05/10/20 – Energy / Nuclear / Power / Modular Reactor / SMR / Fortum / MIT / Research

Fortum and MIT’s 3-year tie-up could help make small modular reactors a reality
Fortum and MIT’s 3-year tie-up could help make small modular reactors a reality

European energy company Fortum and the Massachusetts Institute of Technology (MIT) have entered into a three-year co-operation project to create an open-source tool for the techno-economic modelling of small modular reactor (SMR) projects. Through the modelling work and the sensitivity analysis of the results, the two parties hope to generate greater understanding of SMR projects and characteristics.

There is currently strong interest in small and simpler units for generating electricity from nuclear power, and for process heat. Such interest in small and medium nuclear power reactors is driven both by a desire to reduce the impact of capital costs and to provide power away from large grid systems.

Current SMR designs in the industry feature many new and exciting innovations in the areas of manufacturing, siting and construction. And gaining a more in-depth understanding of these new features, alongside determining which ones are the most important to focus on, will be critical in ensuring the feasibility and success of such projects.

Driving the nuclear sector forward

Konsta Värri – Project Manager at Nasdaq Helsinki-listed company Fortum  – said the firm was “excited” to commence the SMR co-operation project with MIT, who he said have already done extensive work in identifying the cost drivers of new nuclear. “This is a great opportunity for our nuclear experts at Fortum and the researchers at MIT to learn from one another,” he remarked.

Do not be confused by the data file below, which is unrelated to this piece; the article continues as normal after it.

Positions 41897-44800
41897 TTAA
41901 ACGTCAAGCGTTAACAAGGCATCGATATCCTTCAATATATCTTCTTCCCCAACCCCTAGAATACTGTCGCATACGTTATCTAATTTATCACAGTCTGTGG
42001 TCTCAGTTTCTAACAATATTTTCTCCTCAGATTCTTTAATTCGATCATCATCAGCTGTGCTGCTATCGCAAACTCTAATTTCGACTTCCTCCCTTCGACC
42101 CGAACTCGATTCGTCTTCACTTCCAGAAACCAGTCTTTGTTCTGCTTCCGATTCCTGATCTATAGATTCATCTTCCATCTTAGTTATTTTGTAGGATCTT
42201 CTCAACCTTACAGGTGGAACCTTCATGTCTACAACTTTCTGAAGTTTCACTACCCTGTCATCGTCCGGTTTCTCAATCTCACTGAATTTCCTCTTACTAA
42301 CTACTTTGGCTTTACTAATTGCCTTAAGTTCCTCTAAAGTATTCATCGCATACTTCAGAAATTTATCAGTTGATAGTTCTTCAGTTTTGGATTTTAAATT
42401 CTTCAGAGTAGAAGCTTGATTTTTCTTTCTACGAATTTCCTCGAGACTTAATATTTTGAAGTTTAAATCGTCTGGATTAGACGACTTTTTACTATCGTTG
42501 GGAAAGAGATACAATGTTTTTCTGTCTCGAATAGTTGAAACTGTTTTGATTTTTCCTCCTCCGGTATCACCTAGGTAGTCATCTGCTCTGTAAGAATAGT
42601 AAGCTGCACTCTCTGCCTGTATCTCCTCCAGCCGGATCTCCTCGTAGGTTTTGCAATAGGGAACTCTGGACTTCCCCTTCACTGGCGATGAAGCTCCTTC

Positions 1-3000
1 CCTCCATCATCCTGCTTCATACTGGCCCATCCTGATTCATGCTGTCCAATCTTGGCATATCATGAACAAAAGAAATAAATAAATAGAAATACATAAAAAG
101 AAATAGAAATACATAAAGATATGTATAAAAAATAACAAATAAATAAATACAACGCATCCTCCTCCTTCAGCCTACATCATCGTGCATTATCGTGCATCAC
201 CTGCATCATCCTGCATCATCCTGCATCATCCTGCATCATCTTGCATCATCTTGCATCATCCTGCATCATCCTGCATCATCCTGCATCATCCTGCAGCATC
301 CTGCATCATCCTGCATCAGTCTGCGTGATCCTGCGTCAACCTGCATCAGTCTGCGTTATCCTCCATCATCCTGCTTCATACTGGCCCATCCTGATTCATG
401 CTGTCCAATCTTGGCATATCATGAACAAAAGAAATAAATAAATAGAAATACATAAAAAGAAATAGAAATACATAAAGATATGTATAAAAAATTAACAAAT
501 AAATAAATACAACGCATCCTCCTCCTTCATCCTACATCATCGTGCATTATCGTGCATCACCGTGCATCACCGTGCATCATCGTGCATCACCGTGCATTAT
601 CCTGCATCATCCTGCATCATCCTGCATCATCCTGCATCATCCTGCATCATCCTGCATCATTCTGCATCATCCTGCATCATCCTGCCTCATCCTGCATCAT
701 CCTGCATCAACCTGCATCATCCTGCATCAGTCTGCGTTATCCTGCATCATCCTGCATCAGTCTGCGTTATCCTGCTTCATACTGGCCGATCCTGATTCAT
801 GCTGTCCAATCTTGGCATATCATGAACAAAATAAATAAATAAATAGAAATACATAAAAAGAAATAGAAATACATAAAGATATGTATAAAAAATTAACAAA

Mr Värri continued that his firm hoped that making the modelling tool open source would drive the nuclear sector forward and a step closer to making SMRs a reality. 

Exploring the relationship between risk and cost

Certainly, small reactor units are seen as a much more manageable investment than large ones whose cost often rivals the capitalisation of the utilities concerned. As a result, SMRs have the potential to reduce the risk to cost overruns by leveraging their smaller and simpler designs.


However, reducing risk alone is not enough and such units must still provide competitive cost to meet market demands,” noted Koroush Shirvan, Principal Investigator at MIT. “We hope to explore this relationship between risk and cost within our multidisciplinary team,” he said, adding that at MIT, the project would be performed in collaboration between researchers in nuclear science and engineering and the civil and environmental engineering departments. 

Supporting the need for affordable clean energy

Small modular reactors (SMRs) are defined as nuclear reactors generally 300MWe equivalent or less, designed with modular technology using module factory fabrication, pursuing economies of series production and short construction times.

SMR development is proceeding in Western countries with considerable private investment, including small companies. According to the World Nuclear Association, the involvement of these new investors indicates the profound shift currently taking place from government-led and -funded nuclear R&D to that led by the private sector and people with strong entrepreneurial goals, often linked to a social purpose. That purpose is often deployment of affordable clean energy, without carbon dioxide emissions.

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